Jun 28, 2013
Housing: Why Time is not on our Side.
Two co-incident stories in the papers about housing this week is both good news and bad news for Toronto. It’s good that the state of repair of our public housing stock is in the news – it needs to be. But it’s unfortunate that the $150M spat between the province and the City is obscuring the real issue – the slow but inexorable decline of our housing stock and the real debate. What should we do about that?
If you are reading the Toronto papers, you know by now that the Province wants to “cut” $150M in payments to the City starting in 2016, and that the money is primarily used for housing. The papers are focussing on more dramatic aspects of the story: Was Toronto blindsided? Did the province break a deal to provide longer term funding? Is the Mayor being punished for running a tight ship?
The letter that has surfaced sure looks like it creates a reasonable expectation on the part of the City for continued funding. BUT (1) it’s not funding forever, so this was always coming and (2) all this is happening in the context of reallocating overall costs. So, most of us are lost as to which set of taxpayers (Toronto or Ontario) wins and loses out of this.
So the eyes roll, the hands go up, and the thing is written off as another municipal-provincial argument about who should pay what. But look deeper and you will see that there is a very real, very imminent problem.
The March of Time
Think about it this way: The housing stock owned by the City and other not for profits is getting older every day. The slow march of time and its unforgiving impact on these buildings will eventually force us to deal with the state of public housing. The backlog we read about in the papers is $750M for Toronto Community Housing alone. It grows every day for one simple reason – the buildings get older every day.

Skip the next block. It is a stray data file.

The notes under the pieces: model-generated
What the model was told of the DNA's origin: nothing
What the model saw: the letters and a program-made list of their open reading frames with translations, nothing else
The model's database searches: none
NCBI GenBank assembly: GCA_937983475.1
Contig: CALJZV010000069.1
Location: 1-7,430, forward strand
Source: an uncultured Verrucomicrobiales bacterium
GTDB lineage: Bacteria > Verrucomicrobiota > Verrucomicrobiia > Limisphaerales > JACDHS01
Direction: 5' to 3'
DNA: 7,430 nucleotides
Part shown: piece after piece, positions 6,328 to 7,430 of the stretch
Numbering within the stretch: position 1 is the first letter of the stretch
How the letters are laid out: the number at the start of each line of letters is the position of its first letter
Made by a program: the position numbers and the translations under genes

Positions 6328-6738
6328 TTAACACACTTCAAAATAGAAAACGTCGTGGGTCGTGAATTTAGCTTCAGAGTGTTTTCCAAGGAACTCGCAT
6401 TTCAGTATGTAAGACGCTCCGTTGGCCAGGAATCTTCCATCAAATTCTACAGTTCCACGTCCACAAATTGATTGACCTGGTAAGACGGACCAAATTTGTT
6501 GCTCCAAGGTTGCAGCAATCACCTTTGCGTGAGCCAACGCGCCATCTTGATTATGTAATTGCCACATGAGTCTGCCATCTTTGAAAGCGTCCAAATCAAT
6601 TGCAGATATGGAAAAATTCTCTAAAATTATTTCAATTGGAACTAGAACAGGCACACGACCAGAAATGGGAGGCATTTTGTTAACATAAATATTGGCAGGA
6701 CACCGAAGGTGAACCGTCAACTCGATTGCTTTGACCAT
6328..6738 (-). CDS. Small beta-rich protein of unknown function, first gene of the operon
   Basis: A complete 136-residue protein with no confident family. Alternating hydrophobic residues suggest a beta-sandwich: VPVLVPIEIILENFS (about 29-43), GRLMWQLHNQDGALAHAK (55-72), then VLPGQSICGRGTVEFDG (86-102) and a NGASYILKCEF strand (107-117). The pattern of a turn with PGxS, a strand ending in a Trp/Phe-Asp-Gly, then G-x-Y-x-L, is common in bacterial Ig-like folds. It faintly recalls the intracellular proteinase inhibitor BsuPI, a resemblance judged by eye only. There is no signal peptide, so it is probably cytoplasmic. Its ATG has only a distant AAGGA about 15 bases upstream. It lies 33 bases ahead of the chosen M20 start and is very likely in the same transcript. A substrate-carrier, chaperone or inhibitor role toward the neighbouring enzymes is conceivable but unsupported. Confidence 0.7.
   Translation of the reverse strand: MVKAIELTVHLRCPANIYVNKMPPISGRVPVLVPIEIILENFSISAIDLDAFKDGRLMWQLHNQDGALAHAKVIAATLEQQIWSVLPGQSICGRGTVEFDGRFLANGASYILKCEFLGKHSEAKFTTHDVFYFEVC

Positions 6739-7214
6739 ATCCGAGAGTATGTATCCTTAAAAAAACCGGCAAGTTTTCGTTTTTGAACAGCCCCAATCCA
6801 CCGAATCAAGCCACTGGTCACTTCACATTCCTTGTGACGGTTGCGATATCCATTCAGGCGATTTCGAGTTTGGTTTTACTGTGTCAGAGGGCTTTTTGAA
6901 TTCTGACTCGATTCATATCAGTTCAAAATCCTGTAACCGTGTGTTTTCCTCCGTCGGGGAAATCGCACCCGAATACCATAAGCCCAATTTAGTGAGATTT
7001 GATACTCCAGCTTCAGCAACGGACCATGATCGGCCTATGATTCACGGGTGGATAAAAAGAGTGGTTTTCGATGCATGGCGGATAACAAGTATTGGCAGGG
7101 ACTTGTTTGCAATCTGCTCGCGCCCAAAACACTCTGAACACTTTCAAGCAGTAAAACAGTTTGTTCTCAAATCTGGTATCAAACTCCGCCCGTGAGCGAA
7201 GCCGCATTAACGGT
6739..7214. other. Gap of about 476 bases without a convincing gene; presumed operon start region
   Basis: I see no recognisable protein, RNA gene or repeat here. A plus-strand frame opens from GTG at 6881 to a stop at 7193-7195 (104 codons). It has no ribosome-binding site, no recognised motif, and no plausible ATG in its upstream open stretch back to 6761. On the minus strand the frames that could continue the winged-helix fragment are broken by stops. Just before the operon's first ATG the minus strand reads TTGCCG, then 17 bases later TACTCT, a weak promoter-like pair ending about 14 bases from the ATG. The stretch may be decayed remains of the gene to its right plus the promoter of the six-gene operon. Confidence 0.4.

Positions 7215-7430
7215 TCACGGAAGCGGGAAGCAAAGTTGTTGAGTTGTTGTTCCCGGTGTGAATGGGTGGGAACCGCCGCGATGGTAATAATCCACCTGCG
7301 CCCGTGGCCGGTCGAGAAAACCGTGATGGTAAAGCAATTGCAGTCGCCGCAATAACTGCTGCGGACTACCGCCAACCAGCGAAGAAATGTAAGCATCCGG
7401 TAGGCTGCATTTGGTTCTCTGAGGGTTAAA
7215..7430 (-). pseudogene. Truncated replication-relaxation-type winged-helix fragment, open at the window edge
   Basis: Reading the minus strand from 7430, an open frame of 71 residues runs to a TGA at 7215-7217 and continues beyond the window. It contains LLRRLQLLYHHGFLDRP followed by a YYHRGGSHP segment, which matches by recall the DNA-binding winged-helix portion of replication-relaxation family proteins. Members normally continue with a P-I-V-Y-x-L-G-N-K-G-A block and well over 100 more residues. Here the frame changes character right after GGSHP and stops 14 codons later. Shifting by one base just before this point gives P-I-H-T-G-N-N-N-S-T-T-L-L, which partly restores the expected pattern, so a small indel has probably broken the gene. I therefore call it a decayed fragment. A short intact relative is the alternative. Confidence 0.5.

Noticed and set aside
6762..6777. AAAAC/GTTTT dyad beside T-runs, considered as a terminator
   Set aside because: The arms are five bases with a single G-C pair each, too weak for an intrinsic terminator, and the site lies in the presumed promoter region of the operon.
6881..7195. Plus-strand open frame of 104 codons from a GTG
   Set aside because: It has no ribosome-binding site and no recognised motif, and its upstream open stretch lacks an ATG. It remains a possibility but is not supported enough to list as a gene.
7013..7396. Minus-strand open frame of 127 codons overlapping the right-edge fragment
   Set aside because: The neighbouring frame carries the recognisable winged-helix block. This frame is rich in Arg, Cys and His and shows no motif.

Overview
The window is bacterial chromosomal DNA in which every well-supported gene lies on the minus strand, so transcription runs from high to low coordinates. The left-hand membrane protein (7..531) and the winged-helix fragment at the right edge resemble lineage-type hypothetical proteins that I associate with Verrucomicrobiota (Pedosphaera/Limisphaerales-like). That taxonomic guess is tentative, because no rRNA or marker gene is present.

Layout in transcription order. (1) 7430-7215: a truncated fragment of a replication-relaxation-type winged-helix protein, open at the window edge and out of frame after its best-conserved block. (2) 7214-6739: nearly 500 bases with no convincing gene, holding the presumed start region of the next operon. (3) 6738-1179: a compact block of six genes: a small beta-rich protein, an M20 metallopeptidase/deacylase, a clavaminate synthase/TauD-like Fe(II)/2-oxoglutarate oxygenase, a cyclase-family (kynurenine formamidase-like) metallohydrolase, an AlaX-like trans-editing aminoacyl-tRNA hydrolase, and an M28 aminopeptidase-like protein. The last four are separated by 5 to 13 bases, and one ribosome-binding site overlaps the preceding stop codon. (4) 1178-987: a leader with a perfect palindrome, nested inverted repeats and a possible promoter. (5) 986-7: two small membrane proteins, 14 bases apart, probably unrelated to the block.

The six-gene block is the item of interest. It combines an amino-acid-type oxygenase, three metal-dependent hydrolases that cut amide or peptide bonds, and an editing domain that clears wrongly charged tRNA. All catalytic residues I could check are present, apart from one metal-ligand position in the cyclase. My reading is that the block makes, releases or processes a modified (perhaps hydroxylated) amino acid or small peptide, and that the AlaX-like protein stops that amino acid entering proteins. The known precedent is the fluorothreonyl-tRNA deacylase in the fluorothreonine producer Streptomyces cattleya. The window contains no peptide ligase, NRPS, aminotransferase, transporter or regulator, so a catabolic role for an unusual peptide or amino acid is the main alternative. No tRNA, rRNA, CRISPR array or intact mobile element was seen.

None of us like to read about the 90,000 households waiting for housing, and we sometimes call for more affordable housing wanting to reduce that list. But the reality is that the public housing we have now will shrink as unrepaired units simply become uninhabitable. Federal government contributions, meanwhile, are scheduled to decline as funding agreements dating back to the 60s start coming to an end. That obviously doesn’t help matters.
That’s why the second storyline – the overall state of repair of public housing - is more important. It was spurred on by a couple of events. Firstly, the Ontario Non-Profit Housing Association issued its “Where’s Home” report for 2013 detailing the state of housing across the province. Secondly, The City and TCH launched a Close the Gap campaign aimed at closing the repair backlog. What they are calling for is steady funding for social housing from senior governments. They want to be able to maintain the units that they have.
Why the Debate is a good thing
So here is the state of affairs:
- There is a big repair backlog
- There is a declining amount of money available for housing
- Absolutely, positively, no one wants to raise taxes
- Nobody says they want to close units.
- The buildings are getting older
This is obviously problematic. My point is that we can only wait so long before these decisions are made for us. If we do nothing, there will be less or worse public housing. It’s a certainty. Since that is not the result I personally think is best, I am glad to see this debate pushed into the light of day.
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